As we say our farewells to summer and look ahead to a new academic year and fall season filled with possibilities and promise, there always seems to be a bitter-sweet mix of sadness and joyful anticipation. Sadness for putting lazy, carefree days behind us and joyful anticipation of new opportunities for learning and growth. And with the joyful anticipation comes lots of newfound energy that takes us through the first stages of hard work. But once the novelty of starting a new project wears off, the day-in-day-out drudgery can be a bit overwhelming and we must rely on sheer determination and perseverance. During those moments, it is good to learn from those who have gone before us for words of wisdom and hope; it is during those lulls that we can turn to The Oregon Trail pioneers and lean on their courage and experience. Here are just three examples of the fortitude, strength, and perseverance exhibited over 150 years ago.
From Lucinda Spencer’s remembrances of her 1847 journey across The Oregon Trail:
Up to this time…all was going well. The distance [remaining] was only 60 miles, but there was more suffering and hardships to be endured…than in the entire journey. The first day the weather was pleasant but cloudy; at night, the rain began to descend in torrents and the next morning it was succeeded by a cold, driving sleet and snow. The road became a quagmire through which the teams and teamsters floundered until Summit Prairie was reached. The storm increased in fury and in the morning, it was found that ¾ of the stock had perished, leaving only enough to haul 3 or 4 wagons; into these the provisions, bedding and children were placed while the men and women heroically waded along in the mud.
On the 16th day of October 1847, the teams were unhitched for the last time at Salem, Oregon and the long journey was finished, being eight months and sixteen days from the time we left Wilmington, Illinois.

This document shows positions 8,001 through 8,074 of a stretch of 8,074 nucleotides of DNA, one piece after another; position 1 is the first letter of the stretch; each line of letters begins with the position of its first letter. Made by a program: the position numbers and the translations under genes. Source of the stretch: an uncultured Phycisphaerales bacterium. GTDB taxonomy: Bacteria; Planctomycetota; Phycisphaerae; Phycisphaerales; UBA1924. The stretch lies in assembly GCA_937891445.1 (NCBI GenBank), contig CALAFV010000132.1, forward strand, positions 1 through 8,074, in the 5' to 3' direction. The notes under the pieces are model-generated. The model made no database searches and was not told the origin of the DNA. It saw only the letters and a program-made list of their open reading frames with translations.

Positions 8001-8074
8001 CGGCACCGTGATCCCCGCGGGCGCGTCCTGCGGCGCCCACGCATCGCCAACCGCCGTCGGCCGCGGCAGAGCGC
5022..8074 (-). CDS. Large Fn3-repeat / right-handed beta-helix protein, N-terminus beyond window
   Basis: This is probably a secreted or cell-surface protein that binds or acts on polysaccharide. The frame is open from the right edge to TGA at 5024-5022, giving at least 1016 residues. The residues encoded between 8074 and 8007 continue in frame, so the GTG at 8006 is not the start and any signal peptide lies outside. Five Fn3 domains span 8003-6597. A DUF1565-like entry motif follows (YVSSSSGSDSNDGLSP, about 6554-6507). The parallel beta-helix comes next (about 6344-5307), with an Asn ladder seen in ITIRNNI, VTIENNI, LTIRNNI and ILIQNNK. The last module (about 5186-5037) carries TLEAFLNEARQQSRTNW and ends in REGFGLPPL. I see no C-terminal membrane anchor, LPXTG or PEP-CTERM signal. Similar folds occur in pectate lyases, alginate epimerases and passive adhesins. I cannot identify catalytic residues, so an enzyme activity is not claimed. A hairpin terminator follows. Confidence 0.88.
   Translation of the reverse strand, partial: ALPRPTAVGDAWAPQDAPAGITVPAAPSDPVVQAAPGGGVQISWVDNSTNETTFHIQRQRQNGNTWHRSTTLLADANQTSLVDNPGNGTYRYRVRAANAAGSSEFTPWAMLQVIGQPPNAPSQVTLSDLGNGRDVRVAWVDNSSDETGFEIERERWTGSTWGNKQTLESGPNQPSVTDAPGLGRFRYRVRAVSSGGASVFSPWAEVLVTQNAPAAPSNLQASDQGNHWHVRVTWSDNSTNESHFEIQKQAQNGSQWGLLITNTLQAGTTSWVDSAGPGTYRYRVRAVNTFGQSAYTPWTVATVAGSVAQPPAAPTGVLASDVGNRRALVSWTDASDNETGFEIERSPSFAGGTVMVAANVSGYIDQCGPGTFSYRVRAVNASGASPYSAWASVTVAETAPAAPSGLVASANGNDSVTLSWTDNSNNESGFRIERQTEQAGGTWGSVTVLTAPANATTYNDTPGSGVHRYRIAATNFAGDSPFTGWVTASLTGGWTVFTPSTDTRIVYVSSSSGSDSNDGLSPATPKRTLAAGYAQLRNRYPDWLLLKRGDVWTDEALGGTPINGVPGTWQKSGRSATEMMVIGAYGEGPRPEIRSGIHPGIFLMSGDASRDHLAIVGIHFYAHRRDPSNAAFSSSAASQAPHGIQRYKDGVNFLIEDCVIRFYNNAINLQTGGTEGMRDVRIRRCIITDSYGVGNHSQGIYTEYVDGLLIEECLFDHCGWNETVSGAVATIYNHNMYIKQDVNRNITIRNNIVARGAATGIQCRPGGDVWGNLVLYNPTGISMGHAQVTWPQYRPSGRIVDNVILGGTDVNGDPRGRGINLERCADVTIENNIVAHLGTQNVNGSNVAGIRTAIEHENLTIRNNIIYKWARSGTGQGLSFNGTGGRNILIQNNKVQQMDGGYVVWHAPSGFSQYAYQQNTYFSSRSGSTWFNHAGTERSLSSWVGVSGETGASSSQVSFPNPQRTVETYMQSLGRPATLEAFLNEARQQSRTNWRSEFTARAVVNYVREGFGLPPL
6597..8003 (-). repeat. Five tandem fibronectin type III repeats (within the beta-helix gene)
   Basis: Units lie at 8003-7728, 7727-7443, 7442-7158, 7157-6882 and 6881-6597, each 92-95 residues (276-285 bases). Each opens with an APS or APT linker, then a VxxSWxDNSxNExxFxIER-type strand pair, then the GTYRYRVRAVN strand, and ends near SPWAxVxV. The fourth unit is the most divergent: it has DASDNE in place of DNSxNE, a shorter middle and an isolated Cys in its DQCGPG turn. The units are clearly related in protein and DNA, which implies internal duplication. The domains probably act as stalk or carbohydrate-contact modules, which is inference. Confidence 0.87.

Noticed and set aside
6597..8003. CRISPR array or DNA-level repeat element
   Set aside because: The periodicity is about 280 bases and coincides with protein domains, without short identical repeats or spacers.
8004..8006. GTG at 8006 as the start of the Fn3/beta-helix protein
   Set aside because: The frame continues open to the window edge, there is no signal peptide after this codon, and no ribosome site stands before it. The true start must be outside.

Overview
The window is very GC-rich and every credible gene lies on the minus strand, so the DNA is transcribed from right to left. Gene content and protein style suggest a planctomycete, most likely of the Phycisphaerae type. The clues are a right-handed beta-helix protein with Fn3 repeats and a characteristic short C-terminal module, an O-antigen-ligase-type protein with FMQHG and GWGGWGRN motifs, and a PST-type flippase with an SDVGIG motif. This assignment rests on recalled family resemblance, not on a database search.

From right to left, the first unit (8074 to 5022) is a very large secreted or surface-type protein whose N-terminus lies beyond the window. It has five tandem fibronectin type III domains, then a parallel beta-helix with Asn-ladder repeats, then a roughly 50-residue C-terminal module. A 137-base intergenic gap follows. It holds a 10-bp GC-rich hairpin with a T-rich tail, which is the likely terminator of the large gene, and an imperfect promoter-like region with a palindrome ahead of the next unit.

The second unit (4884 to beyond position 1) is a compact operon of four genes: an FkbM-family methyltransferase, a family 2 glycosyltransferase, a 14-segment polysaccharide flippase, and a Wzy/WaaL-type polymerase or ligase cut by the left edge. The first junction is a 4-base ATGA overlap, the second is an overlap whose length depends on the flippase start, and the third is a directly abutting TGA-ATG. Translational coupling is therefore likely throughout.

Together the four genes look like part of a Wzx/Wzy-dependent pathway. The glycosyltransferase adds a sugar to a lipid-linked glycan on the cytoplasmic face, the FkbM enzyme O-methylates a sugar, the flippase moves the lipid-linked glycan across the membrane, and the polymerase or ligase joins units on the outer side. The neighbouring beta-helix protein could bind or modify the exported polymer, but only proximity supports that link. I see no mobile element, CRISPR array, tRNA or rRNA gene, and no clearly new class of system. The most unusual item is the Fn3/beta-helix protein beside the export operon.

Ezra Meeker retells the final steps of his 1852 journey (the first of several trips across The Oregon Trail):
And yet, the dress and appearance of this assemblage were as varied as the human countenance and as unique as the great mountain scenery before them. Some were clad in scanty attire…Here a matronly dame with clean apparel would be without shoes, or there, perhaps, the husband without the hat; the youngsters of all ages, making no pretensions to genteel clothing other than to cover their nakedness. We were like an army that had burned the bridges behind them. Here we were, more than 2,000 miles from home. Go ahead we must. Many were on the verge of collapse. Some were sick from lack of food and hard work. Such were the feelings as the motley crowd of 60 persons slowly neared that wonderful crevice through which the great river flows from the Cascade mountain range.
And George Frederic Young describes the ability to laugh in the face of danger:
What wretched conditions we endured: Whortleberry swamps that we had to wade through; horses mired with the least load put upon them. We could only make 3-5 miles a day. A snowstorm covered the ground with a foot of snow, leaving nothing for the horses to eat but “laurel” bushes. One horse died; they cut out the hams and saved them for an emergency.
Laughter appeared in the midst of our fear of “double-dying” – from starvation and cold! But we were in the midst of plenty: plenty of snow, plenty of wood to melt it, plenty of horse meat, plenty of dog meat.
One family had rolled up a feather bed & packed it on one of the oxen. The animal objected to the unusual load & bolted through the woods. The feather bed was snagged on some low-lying limbs, scattering feathers in all directions, like a miniature snow storm!
These stories put my struggles in perspective! As we move through the new season and the newness of the year wears off let’s persevere with the joy, fortitude, ingenuity, and determination that those who have gone before us exhibited.
Happy new school year and fall to one and all!
 Spencer, Lucinda. Transactions of the Oregon Pioneer Association, Fifteenth Annual Reunion. Press of Geo. H. Himes, Portland, Oregon, 1887.
 Meeker, Ezra. 1906. Ox Team Days. Applewood Books.
 Young, Frederic George, ed. The Quarterly of the Oregon Historical Society, Vol III, March 1902-December 1902. (W. H. Leeds, State Printer, Salem Oregon).